counted on the weakness of his neighbours to
embellish him. A mist of home-brewed marvel
and romance surrounded Mopes, in which (as in
all fogs) the real proportions of the real object
were extravagantly heightened. He had
murdered his beautiful beloved in a fit of jealousy
and was doing penance; he had made a vow
under the influence of grief; he had made a
vow under the influence of a fatal accident; he
had made a vow under the influence of religion;
he had made a vow under the influence of
drink; he had made a vow under the influence
of disappointment; he had never made any
vow, but "had got led into it" by the possession
of a mighty and most awful secret; he was
enormously rich, he was stupendously
charitable, he was profoundly learned, he saw
spectres, he knew and could do all kinds of
wonders. Some said he went out every night,
and was met by terrified wayfarers stalking along
dark roads, others said he never went out, some
knew his penance to be nearly expired, others
had positive information that his seclusion was
not a penance at all, and would never expire but
with himself. Even, as to the easy facts of how
old he was, or how long he had held verminous
occupation of his blanket and skewer, no
consistent information was to be got, from those
who must know if they would. He was
represented as being all the ages between five-and-
twenty and sixty, and as having been a hermit
seven years, twelve, twenty, thirtythough
twenty, on the whole, appeared the favourite

"Well, well!" said Mr. Traveller." At any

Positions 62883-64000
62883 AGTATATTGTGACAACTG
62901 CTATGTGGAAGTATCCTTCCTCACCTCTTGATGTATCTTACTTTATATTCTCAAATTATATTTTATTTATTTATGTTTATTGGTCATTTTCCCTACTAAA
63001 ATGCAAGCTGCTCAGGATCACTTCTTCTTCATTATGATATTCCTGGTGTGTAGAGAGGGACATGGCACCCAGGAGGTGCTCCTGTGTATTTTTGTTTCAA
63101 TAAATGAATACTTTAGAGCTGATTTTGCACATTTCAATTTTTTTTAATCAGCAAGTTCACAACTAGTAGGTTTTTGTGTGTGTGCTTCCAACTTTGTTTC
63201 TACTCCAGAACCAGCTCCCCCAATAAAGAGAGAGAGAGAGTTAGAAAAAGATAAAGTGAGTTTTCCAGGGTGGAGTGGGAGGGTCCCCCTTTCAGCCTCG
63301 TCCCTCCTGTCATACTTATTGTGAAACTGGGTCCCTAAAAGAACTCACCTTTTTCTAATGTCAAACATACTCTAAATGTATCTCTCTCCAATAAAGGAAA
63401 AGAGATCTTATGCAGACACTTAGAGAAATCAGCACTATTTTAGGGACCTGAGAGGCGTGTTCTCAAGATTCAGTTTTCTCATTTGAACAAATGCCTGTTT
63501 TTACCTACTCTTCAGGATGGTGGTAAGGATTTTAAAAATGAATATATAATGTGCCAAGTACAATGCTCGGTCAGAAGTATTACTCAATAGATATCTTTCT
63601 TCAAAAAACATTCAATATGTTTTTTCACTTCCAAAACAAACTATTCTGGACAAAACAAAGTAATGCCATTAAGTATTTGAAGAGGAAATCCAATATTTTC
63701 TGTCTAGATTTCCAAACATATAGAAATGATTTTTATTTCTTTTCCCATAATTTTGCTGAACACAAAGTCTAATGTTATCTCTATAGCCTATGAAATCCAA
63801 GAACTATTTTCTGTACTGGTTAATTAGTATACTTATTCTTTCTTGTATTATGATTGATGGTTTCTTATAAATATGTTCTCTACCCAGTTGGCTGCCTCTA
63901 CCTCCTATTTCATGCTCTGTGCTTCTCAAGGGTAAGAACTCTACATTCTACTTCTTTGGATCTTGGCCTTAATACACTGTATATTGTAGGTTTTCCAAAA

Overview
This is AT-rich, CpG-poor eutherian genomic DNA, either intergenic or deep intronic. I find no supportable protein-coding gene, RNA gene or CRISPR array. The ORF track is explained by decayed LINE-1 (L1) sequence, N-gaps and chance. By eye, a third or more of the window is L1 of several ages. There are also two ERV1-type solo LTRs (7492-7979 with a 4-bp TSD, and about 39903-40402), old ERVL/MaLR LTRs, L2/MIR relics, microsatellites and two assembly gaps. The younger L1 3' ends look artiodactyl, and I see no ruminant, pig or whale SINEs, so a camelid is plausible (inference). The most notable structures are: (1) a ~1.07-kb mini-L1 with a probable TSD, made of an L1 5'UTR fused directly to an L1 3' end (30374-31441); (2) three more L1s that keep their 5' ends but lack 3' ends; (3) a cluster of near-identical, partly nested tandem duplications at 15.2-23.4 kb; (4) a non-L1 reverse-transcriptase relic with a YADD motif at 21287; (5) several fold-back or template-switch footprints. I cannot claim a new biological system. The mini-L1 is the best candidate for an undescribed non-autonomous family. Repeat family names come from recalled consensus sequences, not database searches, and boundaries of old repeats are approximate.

rate, let us see what a real live Hermit looks

So, Mr. Traveller went on, and on, and on,
until he came to Tom Tiddler's Ground.

It was a nook in a rustic by-road, which the
genius of Mopes had laid waste as completely, as
if he had been born an Emperor and a Conqueror.
Its centre object was a dwelling-house,
sufficiently substantial, all the window-glass of which
had been long ago abolished by the surprising
genius of Mopes, and all the windows of which
were barred across with rough-split logs of
trees nailed over them on the outside. A rick-
yard, hip-high in vegetable rankness and ruin,
contained outbuildings, from which the thatch
had lightly fluttered away, on all the winds of
all the seasons of the year, and from which the
planks and beams had heavily dropped and rotted.
The frosts and damps of winter, and the heats
of summer, had warped what wreck remained,
so that not a post or a board retained the position
it was meant to hold, but everything was
twisted from its purpose, like its owner, and
degraded and debased. In this homestead of the
sluggard, behind the ruined hedge, and sinking
away among the ruined grass and the nettles,
were the last perishing fragments of certain ricks:
which had gradually mildewed and collapsed,
until they looked like mounds of rotten honeycomb,
or dirty sponge. Tom Tiddler's ground
could even show its ruined water; for, there was
a slimy pond into which a tree or two had
fallen onesoppy trunk and branches lay across